A San Diego man was convicted Wednesday of child molestation over the Internet, the first conviction of its kind in California according to his attorney.
Jurors convicted John Kinloch on 33 of the 36 charges including felony child molestation, attempted child molestation and child pornography.
The former elementary school teacher posed as a teenage girl online to lure boys to send him nude photos. The crimes occurred from 1996 to the time of Kinloch’s arrest in November 2012 as part of a nationwide child porn investigation.
Kinloch was not surprised by the verdict and has some remorse for what he’s done, according to defense attorney Kerry Armstrong.
Armstrong plans to appeal the verdict.
“I don’t think when you do what he did on the Internet, that’s child molest,” Armstrong said. “It’s sexting, that’s a crime with a minor in California. But a child molest, I don’t see it.”
In a video shown in court, Kinloch admitted to posing as a 13-year old girl in online chat rooms to get boys to send him nude pictures.
Investigators testified they found 2,000 photos and more than 250 child pornography videos on his hard drive.
According to Armstrong, a big issue in the appeal will be proving the timing between Kinloch’s request for photos of the victims Armstrong calls the “Internet boys” and when the victims actually sent the images.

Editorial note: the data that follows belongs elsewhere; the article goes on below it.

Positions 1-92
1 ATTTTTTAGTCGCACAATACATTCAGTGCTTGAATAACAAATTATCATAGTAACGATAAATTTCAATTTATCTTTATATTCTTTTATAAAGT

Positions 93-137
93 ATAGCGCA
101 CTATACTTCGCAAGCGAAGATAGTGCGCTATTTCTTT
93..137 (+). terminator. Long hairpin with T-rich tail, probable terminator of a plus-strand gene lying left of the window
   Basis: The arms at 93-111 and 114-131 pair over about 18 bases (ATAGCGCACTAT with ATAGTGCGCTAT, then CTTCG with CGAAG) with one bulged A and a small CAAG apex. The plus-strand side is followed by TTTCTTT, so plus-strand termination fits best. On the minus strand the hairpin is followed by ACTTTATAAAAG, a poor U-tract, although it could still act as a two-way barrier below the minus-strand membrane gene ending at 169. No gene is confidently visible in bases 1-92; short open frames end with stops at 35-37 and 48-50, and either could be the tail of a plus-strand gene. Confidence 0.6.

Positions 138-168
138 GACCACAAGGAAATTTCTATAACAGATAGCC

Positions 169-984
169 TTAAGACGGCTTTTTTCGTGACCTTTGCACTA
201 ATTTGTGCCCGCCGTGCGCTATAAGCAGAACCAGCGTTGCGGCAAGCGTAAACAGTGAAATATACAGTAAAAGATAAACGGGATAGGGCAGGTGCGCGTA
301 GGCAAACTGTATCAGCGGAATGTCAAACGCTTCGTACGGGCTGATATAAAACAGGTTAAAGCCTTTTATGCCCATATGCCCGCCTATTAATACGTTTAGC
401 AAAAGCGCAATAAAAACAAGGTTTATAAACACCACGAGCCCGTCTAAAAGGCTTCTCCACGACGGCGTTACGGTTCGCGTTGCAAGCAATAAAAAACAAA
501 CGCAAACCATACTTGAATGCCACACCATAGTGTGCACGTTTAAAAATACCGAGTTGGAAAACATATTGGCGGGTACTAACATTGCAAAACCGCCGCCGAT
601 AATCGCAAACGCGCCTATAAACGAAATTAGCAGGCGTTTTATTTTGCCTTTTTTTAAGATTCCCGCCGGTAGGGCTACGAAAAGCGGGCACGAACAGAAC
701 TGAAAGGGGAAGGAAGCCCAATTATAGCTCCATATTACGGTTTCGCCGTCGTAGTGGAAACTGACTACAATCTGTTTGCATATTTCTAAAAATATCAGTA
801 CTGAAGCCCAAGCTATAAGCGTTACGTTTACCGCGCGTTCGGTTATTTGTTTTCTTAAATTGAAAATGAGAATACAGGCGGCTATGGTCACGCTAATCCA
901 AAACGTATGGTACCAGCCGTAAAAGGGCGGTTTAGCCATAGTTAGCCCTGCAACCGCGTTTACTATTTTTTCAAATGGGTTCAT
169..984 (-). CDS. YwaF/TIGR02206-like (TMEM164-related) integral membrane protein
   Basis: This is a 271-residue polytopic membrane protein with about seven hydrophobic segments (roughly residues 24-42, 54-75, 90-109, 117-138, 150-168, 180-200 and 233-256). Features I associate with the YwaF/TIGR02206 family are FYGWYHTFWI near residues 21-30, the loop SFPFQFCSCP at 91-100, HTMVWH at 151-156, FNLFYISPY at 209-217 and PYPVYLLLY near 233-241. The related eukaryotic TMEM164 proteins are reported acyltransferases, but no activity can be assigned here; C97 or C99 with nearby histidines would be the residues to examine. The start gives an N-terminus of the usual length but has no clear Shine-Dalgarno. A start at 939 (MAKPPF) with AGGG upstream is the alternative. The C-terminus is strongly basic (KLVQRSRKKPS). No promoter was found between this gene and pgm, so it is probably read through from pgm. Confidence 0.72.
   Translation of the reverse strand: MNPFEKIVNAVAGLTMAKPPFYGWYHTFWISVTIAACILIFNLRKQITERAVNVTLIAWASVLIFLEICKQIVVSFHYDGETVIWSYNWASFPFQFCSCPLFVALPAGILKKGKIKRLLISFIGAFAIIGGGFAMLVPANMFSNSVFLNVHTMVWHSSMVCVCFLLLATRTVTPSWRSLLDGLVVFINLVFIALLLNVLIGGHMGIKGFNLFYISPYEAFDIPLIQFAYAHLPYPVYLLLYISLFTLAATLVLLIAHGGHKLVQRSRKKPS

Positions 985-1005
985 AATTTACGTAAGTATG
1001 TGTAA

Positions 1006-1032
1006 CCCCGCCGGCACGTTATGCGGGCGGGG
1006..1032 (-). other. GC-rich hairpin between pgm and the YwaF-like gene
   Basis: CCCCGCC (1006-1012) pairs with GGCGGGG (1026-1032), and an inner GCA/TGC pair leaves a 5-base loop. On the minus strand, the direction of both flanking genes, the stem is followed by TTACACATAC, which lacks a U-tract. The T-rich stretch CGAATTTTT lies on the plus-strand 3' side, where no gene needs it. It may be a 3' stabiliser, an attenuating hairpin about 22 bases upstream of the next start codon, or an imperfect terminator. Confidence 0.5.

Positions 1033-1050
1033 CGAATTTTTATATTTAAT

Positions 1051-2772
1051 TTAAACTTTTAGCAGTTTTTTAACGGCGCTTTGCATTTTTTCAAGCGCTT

The attorney believes prosecutors charged Kinloch with those crimes to get a life sentence.
All five victims testified. Only one, John Doe 1, was a former student of Kinloch.
While Kinloch disputes molesting his former student, Kinloch does feel horrible for what he’s done to the other victims.
“It was something he got wrapped up in and something that was wrong,” Armstrong said.
The defense attorney said his client’s relationship with John Doe 3 was unlike the others.
“He deeply loved John Doe 3,” Armstrong said. “I think he realizes it was wrong to date someone so much younger than him at the time.”
Sentencing is scheduled for July 24. Kinloch faces a maximum sentence of 405 years to life, according to Harrison Kennedy, San Diego County Deputy District Attorney.
At the time of his arrest, Kinloch was teaching first grade at Wolf Canyon Elementary School, where he passed background checks according to school district officials.
The Chula Vista Elementary School District ended up filing suit against the federal government saying it knew about Kinloch's role in a 1998 child pornography ring where he was given immunity in exchange for testimony.